One of the the beautiful, liberating things about understanding the difference between karma and vipaka is that we realize that we have much more control over what occurs in our lives than we might think. When something bad happens to us, it is not “right view” to say, “That’s just my karma.” Buddhists are not as fatalistic as they’re reputed to be. Then there’s the hard truth. It is more appropriate to throw up one’s hands and say, “Ah, well, I guess that’s just my… vipaka (i.e., the natural consequences of my past actions.) Nonetheless, at any given moment, we can choose what karma we wish to enact, and immediately influence our future vipaka, i.e., outcomes.

We do have some level of control over our vipaka until the moment we draw our last breath, but this does not necessarily mean that we will escape the vipaka (ripened effects) of our previous karma (actions/choices) in this life, or the next… Viktor Frankl, the Austrian psychiatrist and Holocaust survivor who authored one of my favorite books, Man’s Search for Meaning, said:

Everything can be taken from a man but one thing: the last of the human freedoms – to choose one’s attitude in any given set of circumstances, to choose one’s own way.

And God help you if someone knows you know this. They’ll often be happy to place you in a position to test your true adherence to this theory. Nonetheless, the ability to choose should be our greatest and most treasured freedom because our choices today are where we’ll live tomorrow — whether our role be that of punish-er or sufferer.

The story of the Maha-Moggallana, the arahant and beloved companion of the Lord Buddha aptly illustrates this. Despite living the holy life, he was murdered, according to the Buddha, because of murdering his own parents in a former life… This is why it is so vitally important to guard our actions and speech as if our lives depend on them — which they do… And just in case what I said didn’t register with you, Maha-Mogallana attained Liberation; yet, was beaten like a dog, dragged himself “home” through the streets to be in the presence of the Lord Buddha once more, and then died.

Buddhists believe that out of the many different types of sentient beings, of which humans are only one, the human rebirth is the most fortunate. This is because only human beings can attain enlightenment. There is a verse from the Holy Bible that I have always loved, and which is most appropriate here:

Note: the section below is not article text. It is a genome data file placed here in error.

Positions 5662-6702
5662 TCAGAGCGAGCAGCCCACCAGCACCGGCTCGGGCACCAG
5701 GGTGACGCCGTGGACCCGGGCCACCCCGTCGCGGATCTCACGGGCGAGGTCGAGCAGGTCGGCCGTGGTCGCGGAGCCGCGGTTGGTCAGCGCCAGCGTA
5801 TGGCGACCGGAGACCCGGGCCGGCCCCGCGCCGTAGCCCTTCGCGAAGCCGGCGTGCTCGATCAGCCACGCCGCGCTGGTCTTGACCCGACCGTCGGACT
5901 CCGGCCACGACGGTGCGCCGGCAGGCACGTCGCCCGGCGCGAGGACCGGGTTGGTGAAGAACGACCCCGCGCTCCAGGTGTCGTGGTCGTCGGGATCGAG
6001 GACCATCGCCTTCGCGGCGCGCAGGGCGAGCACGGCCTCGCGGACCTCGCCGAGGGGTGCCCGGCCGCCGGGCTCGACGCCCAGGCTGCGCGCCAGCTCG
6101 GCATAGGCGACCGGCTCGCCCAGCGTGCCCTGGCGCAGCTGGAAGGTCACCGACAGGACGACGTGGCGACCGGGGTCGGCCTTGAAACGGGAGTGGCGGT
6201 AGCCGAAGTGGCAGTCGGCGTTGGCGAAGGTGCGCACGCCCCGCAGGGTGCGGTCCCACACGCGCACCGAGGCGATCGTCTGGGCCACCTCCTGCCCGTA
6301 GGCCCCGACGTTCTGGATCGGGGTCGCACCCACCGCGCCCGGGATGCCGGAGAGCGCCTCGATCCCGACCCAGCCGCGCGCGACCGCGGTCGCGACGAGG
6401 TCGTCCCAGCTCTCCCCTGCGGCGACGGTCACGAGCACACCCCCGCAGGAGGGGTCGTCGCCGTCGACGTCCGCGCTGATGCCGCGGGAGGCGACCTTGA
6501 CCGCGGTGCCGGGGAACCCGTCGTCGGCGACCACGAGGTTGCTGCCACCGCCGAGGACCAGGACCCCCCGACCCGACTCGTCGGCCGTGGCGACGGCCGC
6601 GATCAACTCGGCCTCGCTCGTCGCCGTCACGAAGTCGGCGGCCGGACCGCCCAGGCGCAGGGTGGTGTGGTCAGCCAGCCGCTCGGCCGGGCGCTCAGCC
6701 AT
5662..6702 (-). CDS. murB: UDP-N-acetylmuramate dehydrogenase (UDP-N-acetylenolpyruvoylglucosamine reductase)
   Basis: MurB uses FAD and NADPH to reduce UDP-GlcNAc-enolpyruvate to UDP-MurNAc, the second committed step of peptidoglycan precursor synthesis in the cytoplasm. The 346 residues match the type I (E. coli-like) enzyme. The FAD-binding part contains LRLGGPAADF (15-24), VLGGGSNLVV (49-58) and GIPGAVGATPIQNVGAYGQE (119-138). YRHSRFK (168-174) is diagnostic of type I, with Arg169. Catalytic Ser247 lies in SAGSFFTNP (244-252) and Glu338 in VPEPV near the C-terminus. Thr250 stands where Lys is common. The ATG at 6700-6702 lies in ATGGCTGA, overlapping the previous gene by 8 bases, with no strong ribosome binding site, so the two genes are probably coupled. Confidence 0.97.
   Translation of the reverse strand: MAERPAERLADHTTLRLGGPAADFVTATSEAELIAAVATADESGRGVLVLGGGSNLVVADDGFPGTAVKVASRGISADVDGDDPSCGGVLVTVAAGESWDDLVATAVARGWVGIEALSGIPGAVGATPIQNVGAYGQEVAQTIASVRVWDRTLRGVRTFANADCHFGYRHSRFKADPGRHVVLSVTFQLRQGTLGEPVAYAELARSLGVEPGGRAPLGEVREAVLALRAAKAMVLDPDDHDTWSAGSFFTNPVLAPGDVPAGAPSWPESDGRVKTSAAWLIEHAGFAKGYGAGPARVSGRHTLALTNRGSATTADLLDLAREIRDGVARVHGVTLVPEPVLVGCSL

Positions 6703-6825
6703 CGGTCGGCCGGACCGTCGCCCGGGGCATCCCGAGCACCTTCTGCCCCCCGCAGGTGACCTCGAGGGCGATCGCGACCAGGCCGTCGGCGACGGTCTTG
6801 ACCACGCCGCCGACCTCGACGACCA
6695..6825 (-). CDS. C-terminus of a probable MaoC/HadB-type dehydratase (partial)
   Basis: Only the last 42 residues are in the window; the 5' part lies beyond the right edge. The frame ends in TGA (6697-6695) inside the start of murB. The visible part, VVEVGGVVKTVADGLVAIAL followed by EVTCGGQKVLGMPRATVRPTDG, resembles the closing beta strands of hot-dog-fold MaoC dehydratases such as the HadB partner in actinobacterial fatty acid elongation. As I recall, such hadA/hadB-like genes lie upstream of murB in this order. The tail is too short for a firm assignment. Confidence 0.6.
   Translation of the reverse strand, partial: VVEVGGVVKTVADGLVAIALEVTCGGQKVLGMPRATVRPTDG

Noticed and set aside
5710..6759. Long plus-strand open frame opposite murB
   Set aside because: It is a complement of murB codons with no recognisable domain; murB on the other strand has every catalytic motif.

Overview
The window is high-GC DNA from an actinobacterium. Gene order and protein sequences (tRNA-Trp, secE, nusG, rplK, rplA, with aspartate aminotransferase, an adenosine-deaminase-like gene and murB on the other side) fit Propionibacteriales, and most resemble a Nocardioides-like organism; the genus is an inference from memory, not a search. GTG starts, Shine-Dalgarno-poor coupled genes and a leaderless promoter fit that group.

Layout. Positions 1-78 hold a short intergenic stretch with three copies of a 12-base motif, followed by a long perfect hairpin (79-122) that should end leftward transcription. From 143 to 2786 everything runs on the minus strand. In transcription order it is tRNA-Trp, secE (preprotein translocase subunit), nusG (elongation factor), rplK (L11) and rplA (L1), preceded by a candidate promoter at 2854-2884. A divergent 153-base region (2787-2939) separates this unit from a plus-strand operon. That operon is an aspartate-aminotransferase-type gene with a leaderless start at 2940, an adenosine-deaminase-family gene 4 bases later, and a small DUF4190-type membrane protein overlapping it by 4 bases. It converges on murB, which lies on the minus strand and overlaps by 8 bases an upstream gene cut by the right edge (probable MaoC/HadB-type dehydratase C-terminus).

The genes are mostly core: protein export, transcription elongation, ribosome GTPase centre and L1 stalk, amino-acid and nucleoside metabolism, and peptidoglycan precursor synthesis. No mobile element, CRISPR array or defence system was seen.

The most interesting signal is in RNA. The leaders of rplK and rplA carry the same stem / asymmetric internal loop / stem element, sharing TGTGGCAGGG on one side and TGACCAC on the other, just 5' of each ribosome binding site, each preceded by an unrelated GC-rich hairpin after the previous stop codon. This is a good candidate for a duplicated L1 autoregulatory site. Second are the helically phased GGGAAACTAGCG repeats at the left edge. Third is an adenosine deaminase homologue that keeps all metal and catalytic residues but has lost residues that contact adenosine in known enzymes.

Work out your own salvation with fear and trembling. –Phillipians 2:12(b)

Unfortunately, not everyone can do this all of the time. What I perceive as “right” today, I could realize to be a colossal mistake tomorrow — and it’s all because of my “ignorance,” my “not knowing.” According to the Buddha, there is much that cannot be learned in books or by talking to other people. No one can make up our minds for us. ‘Truth’ is an experience, ultimately too subtle for words, and can sometimes be relative. “What God has joined together, let no man (or woman) put asunder”; yet, some marriages need to end. We need to be willing to meditate,think upon and rigorously examine our experiences, remembering that because they are our experiences, we were there, taking part in them… Putting up a nasty meme on Facebook, e.g., “Some women think they are everything; in reality, they are everything but..,” without questioning one’s own self or culpability is not a solution — neither is drinking, drugging, or sinking into silent, angry bitterness. We all pay, one way or another, for negative karma we’ve committed, but often, the people who inflict these punishments often incur their own negative karma for inflicting your vipaka. They think they’re lucky dogs for getting revenge, but don’t realize that through that very act of revenge, they are sealing their own vipaka. If they were not ignorant of this fact, they’d be merciful…